Do Spain Play With a 4-3-3, 4-2-3-1 or Both?

By Stevie Grieve, author of Modern Soccer Tactics

Spain’s formation is a source of great debate and intrigue. Is it a 4-3-3? Is it a 4-3-3-0? Is it a 4-6-0? Is it a 4-2-3-1? Is it a 4-2-4-0? Is it a 4-2-2-2?

I think it’s a combination of the above. Some matches they will ensure they have a central striker, generally Cesc Fabregas, who will rotate this role with David Silva, with Xavi and Iniesta floating around the space between midfield and defense. They play with a narrow attacking 4-2-3-1 or a narrow 4-3-3 as Alba and Arbeloa do a great job or providing width very high up the field and allowing Spain to regularly outnumber teams between defense and midfield, allowing them to play between the lines frequently.

In the final where Spain played undoubtedly their best football of the tournament, they played a combination of 4-3-3 and 4-2-3-1, and Xavi’s position dictated the shape. In some attacking phases with the ball in the opposition half, he would drop deep and 2 of the 3 of Silva, Iniesta and Cesc would play in between the defense and midfield with Alba and Arbeloa the full backs on the outside, with the other of the front 3 staying as a central striker. In some defensive transition phases, Spain would revert to a 4-2-3-1 with Alonso and Busquets screening the defense, with Xavi, Iniesta and Silva pressing in front, with Cesc as the main striker. When they win the ball back, they would stay in this formation and confuse the opposition as players positions and the marking responsibilities have changed again.

Xavi and Iniesta switch positions – 4-3-3 inside opposition half


Xavi drops into a 4-3-3 as Silva and Iniesta drop off from the front to offer passes from midfield. Xavi passes wide to Alba and moves centrally as Iniesta starts to drop off unmarked. Cesc is holding his marker in position.


As the ball is passed from Alba to Alonso, a space opens up for Xavi to receive in, so Alonso finds the pass into Xavi who takes up the position between the lines. Iniesta is now in Xavi’s position making the 4-3-3 complete again. Cesc checks away from his opponent to offer a 1-2 with Xavi. He moves right as the 1-2 will be returned onto Xavi’s stronger right foot. Silva now makes the run forward to become the main attacker inside the box should Xavi’s shot from Cesc’s pass be saved and rebounded into the box. Note Arbeloa is offering the width on the right, allowing the front 3 to play narrow, and allowing the chance to outnumber Italy in the space between midfield and defense.

Xavi breaks from midfield in the 4-3-3, switches with Iniesta again

Xavi receives from Cesc who this time is on the right of the front 3, with Silva occupying the central defenders. Xavi dribbles inside as Iniesta takes up the position between the Italian midfield diamond to receive the pass.


Iniesta takes 1 touch inside the diamond and Cesc see’s that a quick run on the outside of the defence can allow a pass into the space between the defenders and behind the defense. Silva is still the center forward but Xavi is now ahead of Iniesta and will continue the run inside the box to become the 3rd attacker of the front 3.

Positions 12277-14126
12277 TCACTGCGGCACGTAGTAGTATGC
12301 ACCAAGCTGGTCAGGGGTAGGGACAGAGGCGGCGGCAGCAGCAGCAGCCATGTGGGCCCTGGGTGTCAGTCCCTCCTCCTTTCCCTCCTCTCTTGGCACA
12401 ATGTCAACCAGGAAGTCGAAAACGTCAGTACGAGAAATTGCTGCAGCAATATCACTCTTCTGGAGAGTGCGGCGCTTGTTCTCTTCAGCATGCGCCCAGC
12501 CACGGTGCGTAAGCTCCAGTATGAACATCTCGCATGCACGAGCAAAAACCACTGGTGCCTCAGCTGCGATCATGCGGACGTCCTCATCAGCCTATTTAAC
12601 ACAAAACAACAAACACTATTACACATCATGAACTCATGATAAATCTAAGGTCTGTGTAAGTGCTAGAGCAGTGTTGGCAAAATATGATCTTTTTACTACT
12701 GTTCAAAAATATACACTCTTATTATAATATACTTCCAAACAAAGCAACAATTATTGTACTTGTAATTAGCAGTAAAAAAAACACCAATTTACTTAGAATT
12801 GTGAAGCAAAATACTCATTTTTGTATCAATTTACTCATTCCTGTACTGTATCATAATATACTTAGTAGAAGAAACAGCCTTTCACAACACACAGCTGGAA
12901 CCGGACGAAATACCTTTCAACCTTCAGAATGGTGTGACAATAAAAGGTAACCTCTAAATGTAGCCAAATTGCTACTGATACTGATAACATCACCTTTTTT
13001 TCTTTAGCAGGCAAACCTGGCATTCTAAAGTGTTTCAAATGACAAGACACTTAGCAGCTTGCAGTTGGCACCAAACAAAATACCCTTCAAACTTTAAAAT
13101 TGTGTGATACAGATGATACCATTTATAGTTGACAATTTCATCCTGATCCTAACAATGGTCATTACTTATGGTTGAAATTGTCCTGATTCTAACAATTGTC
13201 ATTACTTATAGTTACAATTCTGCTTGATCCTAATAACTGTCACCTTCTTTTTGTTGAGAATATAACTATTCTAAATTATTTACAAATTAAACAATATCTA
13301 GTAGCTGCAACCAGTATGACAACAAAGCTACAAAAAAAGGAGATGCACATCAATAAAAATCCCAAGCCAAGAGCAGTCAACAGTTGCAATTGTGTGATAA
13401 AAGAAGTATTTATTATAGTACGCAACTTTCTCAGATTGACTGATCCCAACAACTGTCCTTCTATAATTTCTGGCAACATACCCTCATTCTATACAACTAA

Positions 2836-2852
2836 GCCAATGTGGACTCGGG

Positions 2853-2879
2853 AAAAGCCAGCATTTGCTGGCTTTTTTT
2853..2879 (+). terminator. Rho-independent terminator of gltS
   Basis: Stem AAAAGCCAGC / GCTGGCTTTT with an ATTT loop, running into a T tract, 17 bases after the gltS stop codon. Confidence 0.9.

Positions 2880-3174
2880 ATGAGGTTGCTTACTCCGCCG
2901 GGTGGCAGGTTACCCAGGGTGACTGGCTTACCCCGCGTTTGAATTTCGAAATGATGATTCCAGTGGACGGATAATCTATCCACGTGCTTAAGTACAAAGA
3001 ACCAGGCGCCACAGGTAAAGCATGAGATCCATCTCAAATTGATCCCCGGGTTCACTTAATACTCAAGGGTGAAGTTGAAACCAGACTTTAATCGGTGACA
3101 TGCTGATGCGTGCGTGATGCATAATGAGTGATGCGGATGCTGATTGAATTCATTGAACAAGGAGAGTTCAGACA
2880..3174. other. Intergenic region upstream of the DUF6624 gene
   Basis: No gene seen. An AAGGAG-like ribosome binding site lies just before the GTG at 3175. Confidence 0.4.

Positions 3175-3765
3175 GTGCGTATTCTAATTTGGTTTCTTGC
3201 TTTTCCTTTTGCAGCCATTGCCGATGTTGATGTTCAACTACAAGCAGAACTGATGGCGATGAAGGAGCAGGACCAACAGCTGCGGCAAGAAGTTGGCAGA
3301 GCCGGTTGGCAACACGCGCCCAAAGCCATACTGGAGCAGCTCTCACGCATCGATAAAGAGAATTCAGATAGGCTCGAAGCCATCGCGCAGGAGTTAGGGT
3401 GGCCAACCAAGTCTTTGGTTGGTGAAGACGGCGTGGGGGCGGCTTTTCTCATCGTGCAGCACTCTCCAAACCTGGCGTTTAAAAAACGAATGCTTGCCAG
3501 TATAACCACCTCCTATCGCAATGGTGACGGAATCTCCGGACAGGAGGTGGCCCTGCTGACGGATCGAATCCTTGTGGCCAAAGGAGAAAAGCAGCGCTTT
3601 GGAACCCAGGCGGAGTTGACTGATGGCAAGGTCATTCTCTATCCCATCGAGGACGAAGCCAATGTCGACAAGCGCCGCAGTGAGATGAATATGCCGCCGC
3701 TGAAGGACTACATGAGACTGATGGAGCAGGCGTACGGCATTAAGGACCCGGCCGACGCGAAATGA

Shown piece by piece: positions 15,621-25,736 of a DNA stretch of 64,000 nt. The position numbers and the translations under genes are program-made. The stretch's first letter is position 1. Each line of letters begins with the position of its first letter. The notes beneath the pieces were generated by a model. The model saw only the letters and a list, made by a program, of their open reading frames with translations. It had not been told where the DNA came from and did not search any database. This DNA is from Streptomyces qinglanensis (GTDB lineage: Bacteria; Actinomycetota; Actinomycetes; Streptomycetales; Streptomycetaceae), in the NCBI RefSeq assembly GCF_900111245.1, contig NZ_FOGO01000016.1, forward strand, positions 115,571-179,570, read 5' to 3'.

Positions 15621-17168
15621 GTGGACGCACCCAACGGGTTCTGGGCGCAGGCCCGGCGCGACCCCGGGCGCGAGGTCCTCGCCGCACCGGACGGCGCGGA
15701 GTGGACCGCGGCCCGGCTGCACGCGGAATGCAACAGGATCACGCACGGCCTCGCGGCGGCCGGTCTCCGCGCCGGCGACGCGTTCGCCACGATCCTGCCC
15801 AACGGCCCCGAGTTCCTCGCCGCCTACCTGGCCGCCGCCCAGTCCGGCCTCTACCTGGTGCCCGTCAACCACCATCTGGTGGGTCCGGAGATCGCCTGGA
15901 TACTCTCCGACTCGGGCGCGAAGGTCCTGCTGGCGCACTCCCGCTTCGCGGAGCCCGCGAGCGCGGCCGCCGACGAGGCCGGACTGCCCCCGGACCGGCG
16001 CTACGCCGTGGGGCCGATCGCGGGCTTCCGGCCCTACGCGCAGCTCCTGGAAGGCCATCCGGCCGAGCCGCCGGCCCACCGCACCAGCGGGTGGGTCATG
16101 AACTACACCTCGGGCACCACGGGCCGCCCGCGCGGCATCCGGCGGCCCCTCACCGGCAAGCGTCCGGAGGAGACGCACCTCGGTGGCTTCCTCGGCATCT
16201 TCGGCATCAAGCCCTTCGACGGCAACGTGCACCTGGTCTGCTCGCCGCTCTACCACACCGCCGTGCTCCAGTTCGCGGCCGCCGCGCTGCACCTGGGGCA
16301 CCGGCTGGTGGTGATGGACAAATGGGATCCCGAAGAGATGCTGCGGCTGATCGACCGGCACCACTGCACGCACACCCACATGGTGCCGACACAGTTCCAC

Xavi is now inside the box ensuring the front 3 are all inside the box, as Silva scores a header from Cesc’s cross. Iniesta has taken up Xavi’s position as right central midfielder in the 4-3-3.

Spain defensive shape when the ball Is in their own half – 4-2-3-1


As Italy are good in possession, mainly through Andrea Pirlo, Xavi has been assigned a role of playing close to him as often as possible, and as Pirlo plays at the bottom of the midfield diamond, Xavi can play in the center of the 2-3-1 attack, they will naturally play in similar positions. Here, Xavi is pressing Pirlo while Spain are in a 4-2-3-1, with Alonso and Busquets screening in front of the back 4, playing wide – this is to help protect the full backs as there is no central attacker – both Italy’s attackers are playing wider than the Spain central defenders.

Spain 4-2-3-1 attacking from defensive half – Xavi plays in the center of the 2-3-1 attack


Here, Casillas has recovered a loose ball inside the box and Spain have moved out to start a counter attack in transition. Cesc receives the long pass and heads it down to Alba, who takes a touch before finding Xavi in the space between defense and midfield, then sprinting ahead of Cesc to attack the space behind the full back who is with Cesc in the image.


As Xavi receives on the half turn, and as Silva, Cesc and Iniesta are playing deeper because of the speed of the counter attack, Alba breaks forward and offers the pass behind the defense that the center forward would offer, with Xavi in the hole. Xavi finds the killer pass and Alba finishes well for 2-0 at Half time to Spain, and game over.

Xavi makes the 3rd goal – 4-2-3-1 pressure on Pirlo wins possession in a dangerous area

Xavi is playing in the same are as Pirlo, so he presses him with Busquets who has pushed out of position ahead of Alonso, and between the two of them dispossess Pirlo. Xavi has a quick scan of the play and finds another killer pass for Torres to score for 3-0 and find his 2nd assist in the 4-2-3-1 formation.

By Stevie Grieve. You can find more tactical material by Grieve, in his Modern Soccer Tactics Volume 1&2 books. These books include tactical insights on teams like Barcelona, Man City, Real Madrid and top players like Ronaldo, Iniesta, Robhino and others as well as drills and practices you can do with your team to replicate these top teams and players.

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2 Responses to “Do Spain Play With a 4-3-3, 4-2-3-1 or Both?”

  1. Fan of formations says:

    This break down was rediculously good.

  2. Fan of formations says:

    *Ridiculously lol

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